1. Depicting Simultaneous-Move Games with Discrete Strategies

2. Nash Equilibrium

A. Some Further Explanation of the Concept of Nash Equilibrium

B. Nash Equilibrium as a System of Beliefs and Choices

3. Dominance

A. Both Players Have Dominant Strategies

B. One Player Has a Dominant Strategy

C. Successive Elimination of Dominated Strategies

4. Best-Response Analysis

5. Three Players

6. Multiple Equilibria in Pure Strategies

A. Will Harry Meet Sally? Pure Coordination

B. Will Harry Meet Sally? And Where? Assurance

C. Will Harry Meet Sally? And Where? Battle of the Sexes

D. Will James Meet Dean? Chicken

7. No Equilibrium in Pure Strategies

Summary

Key Terms

Exercises

**5. Simultaneous-Move Games: Continuous Strategies, Discussion, and Evidence **

1 Pure Strategies that are Continuous Variables

A. Price Competition

B. Some Economics of Oligopoly

C. Political Campaign Advertising

D. General Method for Finding Nash Equilibria

2. Critical Discussion of the Nash Equilibrium Concept

A. The Treatment of Risk in Nash Equilibrium

B. Multiplicity of Nash Equilibria

C. Requirements of Rationality for Nash Equilibrium

3. Rationalizability

A. Applying the Concept of Rationalizability

B. Rationalizability Can Take Us All the Way to Nash Equilibrium

4. Empirical Evidence Concerning Nash Equilibrium

A. Laboratory Experiments

B. Real-World Evidence

Summary

Key Terms

Exercises

Appendix: Finding a Value to Maximize a Function

**6. Combining Sequential and Simultaneous Moves**

1. Games with Both Simultaneous and Sequential Moves

A. Two-Stage Games and Subgames

B. Configurations of Multistage Games

2. Changing the Order of Moves in a Game

A. Changing Simultaneous-Move Games into Sequential-Move Games

B. Other Changes in the Order of Moves

3. Change in the Method of Analysis

A. Illustrating Simultaneous-Move Games by Using Trees

B. Showing and Analyzing Sequential-Move Games in Strategic Form

4. Three-Player Games

Summary

Key Terms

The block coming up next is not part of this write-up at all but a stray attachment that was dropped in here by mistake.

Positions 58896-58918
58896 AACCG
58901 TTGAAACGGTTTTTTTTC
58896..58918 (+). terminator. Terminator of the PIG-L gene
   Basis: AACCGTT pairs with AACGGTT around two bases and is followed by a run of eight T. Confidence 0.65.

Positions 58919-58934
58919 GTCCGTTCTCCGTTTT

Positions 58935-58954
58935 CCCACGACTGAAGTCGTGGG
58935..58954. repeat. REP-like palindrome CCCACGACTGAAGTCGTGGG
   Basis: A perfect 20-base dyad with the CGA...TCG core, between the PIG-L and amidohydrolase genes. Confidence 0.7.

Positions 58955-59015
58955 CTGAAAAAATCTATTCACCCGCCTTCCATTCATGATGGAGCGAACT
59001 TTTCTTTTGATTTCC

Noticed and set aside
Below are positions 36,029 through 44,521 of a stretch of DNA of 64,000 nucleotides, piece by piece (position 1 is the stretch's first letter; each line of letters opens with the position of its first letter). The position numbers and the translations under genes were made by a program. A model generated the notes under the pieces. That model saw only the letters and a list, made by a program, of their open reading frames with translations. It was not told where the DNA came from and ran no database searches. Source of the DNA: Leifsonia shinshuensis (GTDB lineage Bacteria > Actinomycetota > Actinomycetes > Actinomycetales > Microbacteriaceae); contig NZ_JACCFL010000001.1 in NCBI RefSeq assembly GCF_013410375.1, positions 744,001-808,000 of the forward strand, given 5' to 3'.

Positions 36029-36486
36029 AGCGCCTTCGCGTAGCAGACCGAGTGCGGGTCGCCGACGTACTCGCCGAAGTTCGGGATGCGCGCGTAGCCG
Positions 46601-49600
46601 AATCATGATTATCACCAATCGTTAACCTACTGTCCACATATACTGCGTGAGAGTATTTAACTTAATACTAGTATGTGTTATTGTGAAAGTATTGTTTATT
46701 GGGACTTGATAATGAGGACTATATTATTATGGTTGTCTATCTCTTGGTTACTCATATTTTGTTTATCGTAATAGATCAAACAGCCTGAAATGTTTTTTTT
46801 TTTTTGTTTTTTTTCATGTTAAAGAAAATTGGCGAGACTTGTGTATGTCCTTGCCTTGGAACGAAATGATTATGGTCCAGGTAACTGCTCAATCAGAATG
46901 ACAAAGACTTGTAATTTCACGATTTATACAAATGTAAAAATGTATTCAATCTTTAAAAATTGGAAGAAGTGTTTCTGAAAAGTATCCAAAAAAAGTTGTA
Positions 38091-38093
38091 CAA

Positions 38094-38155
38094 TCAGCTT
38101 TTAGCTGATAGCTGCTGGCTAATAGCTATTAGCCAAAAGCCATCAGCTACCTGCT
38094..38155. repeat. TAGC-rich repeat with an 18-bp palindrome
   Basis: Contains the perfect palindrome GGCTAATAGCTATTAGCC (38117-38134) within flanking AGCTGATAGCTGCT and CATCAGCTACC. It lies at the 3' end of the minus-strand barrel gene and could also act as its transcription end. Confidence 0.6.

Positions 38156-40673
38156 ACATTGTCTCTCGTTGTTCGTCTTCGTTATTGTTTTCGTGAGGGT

Exercises

**7. Simultaneous-Move Games: Mixed Strategies **

1. What Is a Mixed Strategy?

2. Mixing Moves

A. The Benefit of Mixing

B. Best Responses and Equilibrium

3 Nash Equilibrium as a System of Beliefs and Responses

4. Mixing in Non-Zero-Sum Games

A. Will Harry Meet Sally? Assurance, Pure Coordination, and Battle of the Sexes

B. Will James Meet Dean? Chicken

5. General Discussion of Mixed-Strategy Equilibria

A. Weak Sense of Equilibrium

B. Counterintuitive Changes in Mixture Probabilities in Zero-Sum Games

C. Risky and Safe Choices in Zero-Sum Games

6. Mixing When One Player Has Three or More Pure Strategies

A. A General Case

B. Exceptional Cases

7. Mixing When Both Players Have Three Strategies

A. Full Mixure of All Strategies

B. Equilibrium Mixtures with Some Strategies Unused

8. How to Use Mixed Strategies in Practice

9. Evidence on Mixing

A. Zero-Sum Games

B. Non-Zero-Sum Games

Summary

Key Terms

Exercises

Appendix: The Basic Algebra of Probablilities

A. The Addition Rule

B. The Multiplication rule

C. Expected values

Summary

Key terms

**Part Three**

Some Broad Classes of Games and Strategies

**8. Uncertainty and Information**

1 Imperfect Information: Dealing with Risk

A. Sharing of Risk

B. Paying to Reduce Risk

C. Manipulating Risk in Contests

2. Asymmetric Information: Basic Ideas

3. Direct Communication, or “Cheap Talk”

A. Perfectly Aligned Interests

B. Totally Conflicting Interests

C. Partially Aligned Interests

D. Formal Analysis of Cheap Talk Games

4. Adverse Selection, Signaling, and Screening

A. Adverse Selection and Market Failure

B. The Market for “Lemons”

C. Signaling and Screening: Sample Situations

D. Experimental Evidence

5. Signaling in the Labor Market

A. Screening to Separate Types

B. Pooling of Types

C. Many Types

6. Equilibria in Two-Player Signaling Games

A. Basic Model and Payoff Structure

B. Separating Equilibrium

C. Pooling Equilibrium

D. Semiseparating Equilibrium

Summary

Key Terms

Exercises

Appendix: Risk Attitudes and Bayes’ Theorem

1. Attitudes Toward Risk and Expected Utility

2. Inferring Probabilities from Observing Consequences

Summary

Key terms

** 9. Strategic Moves**

1. A Classification of Strategic Moves

A. Unconditional Strategic Moves

B. Conditional Strategic Moves

2. Credibility of Strategic Moves

3. Commitments

4. Threats and Promises

A. Example of a Threat: U.S.–Japan Trade Relations

B. Example of a Promise: The Restaurant Pricing Game

C. Example Combining Threat and Promise: Joint U.S.–China Political Action

5. Some Additional Topics

A. When Do Strategic Moves Help?

B. Deterrence versus Compellence

6. Acquiring Credibility

A. Reducing Your Freedom of Action